This greater density will enable Consolidated to pursue more dark fiber and lit Ethernet service opportunities with a larger mix of business and wholesale customers.
What was also notable about this year’s M&A on-net building rush was the presence of nontraditional players like Uniti Fiber, which acquired two regional fiber providers, Southern Light and Hunt Telecom. These two deals give the REIT more fiber to pursue a mix of wireless, E-Rate, military, enterprise and wholesale opportunities, including fiber-to-the-tower backhaul, small cell networks and dark fiber. The acquisition of Southern Light in particular gives Uniti access to an additional 4,500 on-net locations.
Fueling Ethernet, 5G deployments
Having more available on-net fiber is another factor that plays into service providers’ U.S. Ethernet service reach and 5G plans by creating pipes through which wireless operators can build small cell and distributed antenna systems (DAS) to improve wireless coverage in business buildings.
Encompassing more than 2 million individual business establishments, this base of commercial buildings maps directly to the addressable market for higher speed carrier Ethernet, cloud, data center, hybrid VPN and emerging SDN-enabled business services.
Several of the service providers that have high on-net fiber building counts represent some of the largest Ethernet providers in the U.S.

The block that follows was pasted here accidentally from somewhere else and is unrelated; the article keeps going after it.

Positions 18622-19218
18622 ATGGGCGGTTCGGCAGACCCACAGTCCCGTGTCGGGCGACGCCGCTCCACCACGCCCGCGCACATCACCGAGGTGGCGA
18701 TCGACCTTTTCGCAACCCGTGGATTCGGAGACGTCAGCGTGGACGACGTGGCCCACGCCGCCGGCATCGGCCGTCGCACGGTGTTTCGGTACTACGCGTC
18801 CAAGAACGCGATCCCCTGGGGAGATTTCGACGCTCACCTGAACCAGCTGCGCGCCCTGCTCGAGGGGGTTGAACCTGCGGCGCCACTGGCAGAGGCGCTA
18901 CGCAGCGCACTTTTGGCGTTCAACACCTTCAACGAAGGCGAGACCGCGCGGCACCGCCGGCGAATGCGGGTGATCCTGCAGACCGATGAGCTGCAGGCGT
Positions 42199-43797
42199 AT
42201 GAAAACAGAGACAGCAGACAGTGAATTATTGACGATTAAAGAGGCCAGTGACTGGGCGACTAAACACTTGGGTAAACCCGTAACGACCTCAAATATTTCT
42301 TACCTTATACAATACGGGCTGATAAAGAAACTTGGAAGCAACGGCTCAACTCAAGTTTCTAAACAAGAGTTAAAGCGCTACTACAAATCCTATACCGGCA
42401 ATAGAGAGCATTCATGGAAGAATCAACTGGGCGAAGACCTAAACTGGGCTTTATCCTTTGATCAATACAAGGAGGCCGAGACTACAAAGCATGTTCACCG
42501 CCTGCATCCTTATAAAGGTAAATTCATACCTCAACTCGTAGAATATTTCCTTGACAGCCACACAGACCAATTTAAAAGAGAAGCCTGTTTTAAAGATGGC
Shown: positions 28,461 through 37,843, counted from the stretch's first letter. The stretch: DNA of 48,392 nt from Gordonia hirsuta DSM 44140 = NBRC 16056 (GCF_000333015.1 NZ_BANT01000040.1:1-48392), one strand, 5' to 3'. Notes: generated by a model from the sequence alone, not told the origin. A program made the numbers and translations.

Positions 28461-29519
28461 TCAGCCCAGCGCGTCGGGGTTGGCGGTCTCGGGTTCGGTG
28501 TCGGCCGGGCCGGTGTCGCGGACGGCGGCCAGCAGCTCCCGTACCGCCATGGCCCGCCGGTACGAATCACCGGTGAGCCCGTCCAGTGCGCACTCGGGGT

On the Ethernet end, AT&T, CenturyLink and Verizon continue to demand high spots in the Ethernet space. However, the effect of M&A clearly has altered the Ethernet landscape.
CenturyLink knocked AT&T from its nearly 13-year reign as the top domestic Ethernet provider in the U.S. by completing its acquisition of Level 3 Communications. The service provider’s move up the ranks of VSG’s year-end 2017 U.S. Ethernet Leaderboard was also a function of continued growth in Ethernet ports for both companies. Earlier, Level 3 ranked second to AT&T and CenturyLink ranked fifth on the Mid-2017 U.S. Ethernet Leaderboard.
But Ethernet is only one factor driving ongoing on-net fiber builds. Cochran noted in an e-mail to FierceTelecom that “larger providers larger providers are accelerating deployments” to position themselves for 5G.
Verizon, for example, acquired WideOpenWest’s fiber assets in Chicago, securing fiber to more than 500 macro-cell wireless sites and more than 500 small-cell wireless sites in the area.
Meanwhile, Crown Castle advanced its fiber standing by acquiring Lightower—a deal that gave it greater fiber density to address businesses and its traditional wireless business customers deploying small cells in buildings. This acquisition gave Crown Castle rights to approximately 60,000 route miles of fiber, with a presence in all the top 10 and 23 of the top 25 metro markets.
As the expectations for higher speed Ethernet, cloud and in-building wireless coverages continues to ramp, service providers will continue to further narrow the fiber gap inside buildings. But unlike the speculative builds of the 1990s, these are focused on bandwidth hungry applications that are showing no signs of slowing.